The scrollbars in UWP WebView and in Edge have different default behavior leading to many emails to my team. (Everything I talk about here is for the EdgeHtml based WebView and Edge browser and does not apply to the Chromium based Edge browser and WebView2).
There is a Edge only
-ms-overflow-style CSS property that controls scroll behavior. We have a
different default for this in the WebView as compared to the Edge browser. If you want the appearance of the scrollbar in the WebView to match the browser then you must explicitly set that CSS
property. The Edge browser default is
scrollbar which gives us a Windows desktop styled non-auto-hiding scrollbar. The WebView default is
gives a sort of compromise between desktop and UWP app scrollbar behavior. In this configuration it is auto-hiding. When used with the mouse you'll get Windows desktop styled scrollbars and when
used with touch you'll get the UWP styled scrollbars.
Since WebViews are intended to be used in apps this style is the default in order to better match the app's scrollbars. However this difference between the browser and WebView has led to confusion.
|Create new window||window.open||MSApp.createNewView|
|New window object||window||MSAppView|
We use window.open and window for creating new windows, but then to interact with WinRT APIs we add the MSApp.getViewId API. It takes a window object as a parameter and returns a viewId number that can be used with the various Windows.UI.ViewManagement.ApplicationViewSwitcher APIs.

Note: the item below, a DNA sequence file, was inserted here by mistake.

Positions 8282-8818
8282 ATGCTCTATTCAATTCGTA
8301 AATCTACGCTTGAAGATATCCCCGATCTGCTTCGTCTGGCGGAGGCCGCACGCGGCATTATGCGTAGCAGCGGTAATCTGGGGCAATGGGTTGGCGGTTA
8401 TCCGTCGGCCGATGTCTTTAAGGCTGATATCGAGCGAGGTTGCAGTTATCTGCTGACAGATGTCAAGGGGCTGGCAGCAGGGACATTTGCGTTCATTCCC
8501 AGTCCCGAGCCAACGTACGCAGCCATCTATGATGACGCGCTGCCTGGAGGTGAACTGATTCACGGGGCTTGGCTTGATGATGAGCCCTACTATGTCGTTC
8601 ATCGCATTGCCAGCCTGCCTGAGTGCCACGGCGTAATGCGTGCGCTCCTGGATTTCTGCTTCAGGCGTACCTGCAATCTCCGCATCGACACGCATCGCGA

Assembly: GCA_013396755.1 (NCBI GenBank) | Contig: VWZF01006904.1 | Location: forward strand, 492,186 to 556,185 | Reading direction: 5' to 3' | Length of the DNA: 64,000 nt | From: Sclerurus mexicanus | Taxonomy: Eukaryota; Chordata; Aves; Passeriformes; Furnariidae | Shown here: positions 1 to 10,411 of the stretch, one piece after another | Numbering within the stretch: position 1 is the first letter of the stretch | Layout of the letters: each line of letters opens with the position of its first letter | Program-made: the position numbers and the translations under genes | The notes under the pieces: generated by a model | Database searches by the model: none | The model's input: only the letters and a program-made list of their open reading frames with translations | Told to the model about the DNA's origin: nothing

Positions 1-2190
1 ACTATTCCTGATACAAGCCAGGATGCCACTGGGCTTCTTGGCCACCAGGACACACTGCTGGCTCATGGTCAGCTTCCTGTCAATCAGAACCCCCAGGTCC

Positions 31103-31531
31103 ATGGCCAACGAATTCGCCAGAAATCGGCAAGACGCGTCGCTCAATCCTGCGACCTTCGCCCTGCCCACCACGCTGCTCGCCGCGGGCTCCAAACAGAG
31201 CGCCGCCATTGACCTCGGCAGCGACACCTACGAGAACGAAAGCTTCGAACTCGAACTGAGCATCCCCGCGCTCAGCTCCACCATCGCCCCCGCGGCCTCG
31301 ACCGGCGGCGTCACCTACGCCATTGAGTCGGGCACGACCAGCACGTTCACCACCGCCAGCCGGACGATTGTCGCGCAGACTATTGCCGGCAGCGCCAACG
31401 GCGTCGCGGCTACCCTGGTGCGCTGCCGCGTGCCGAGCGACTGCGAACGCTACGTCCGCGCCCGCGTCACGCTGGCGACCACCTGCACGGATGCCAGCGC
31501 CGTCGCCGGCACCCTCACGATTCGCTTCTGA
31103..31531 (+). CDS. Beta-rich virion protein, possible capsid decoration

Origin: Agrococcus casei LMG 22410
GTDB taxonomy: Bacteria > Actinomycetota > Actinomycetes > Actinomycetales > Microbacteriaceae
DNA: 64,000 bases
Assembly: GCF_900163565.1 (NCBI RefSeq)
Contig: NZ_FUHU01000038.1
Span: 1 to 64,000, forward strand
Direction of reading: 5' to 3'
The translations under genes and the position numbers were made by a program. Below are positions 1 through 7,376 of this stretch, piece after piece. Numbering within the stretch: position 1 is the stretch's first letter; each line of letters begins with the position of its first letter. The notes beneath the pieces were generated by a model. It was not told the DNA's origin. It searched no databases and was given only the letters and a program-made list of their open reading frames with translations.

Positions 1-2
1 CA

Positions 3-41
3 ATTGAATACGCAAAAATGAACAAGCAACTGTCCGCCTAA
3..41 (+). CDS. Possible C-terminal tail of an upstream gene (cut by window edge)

Views in WinRT normally start hidden and the end developer uses something like TryShowAsStandaloneAsync
to display the view once it is fully prepared. In the web world, window.open shows a window immediately and the end user can watch as content is loaded and rendered. To have your new windows act
like views in WinRT and not display immediately we have added a window.open option. For example
let newWindow = window.open("https://example.com", null, "msHideView=yes");
The primary window that is initially opened by the OS acts differently than the secondary windows that it opens:
|window.close||Close app||Close window|
|Navigation restrictions||ACUR only||No restrictions|
The restriction on secondary windows such that they cannot open secondary windows could change in the future depending on feedback.
Lastly, there is a very difficult technical issue preventing us from properly supporting synchronous, same-origin, cross-window, script calls. That is, when you open a window that's same origin, script in one window is allowed to directly call functions in the other window and some of these calls will fail. postMessage calls work just fine and is the recommended way to do things if that's possible for you. Otherwise we continue to work on improving this.
Redmond finally joins Google, Mozilla, by offering cash rewards for security flaws.
Good news everyone! Of course Microsoft employees are not eligible but that’s probably for the best.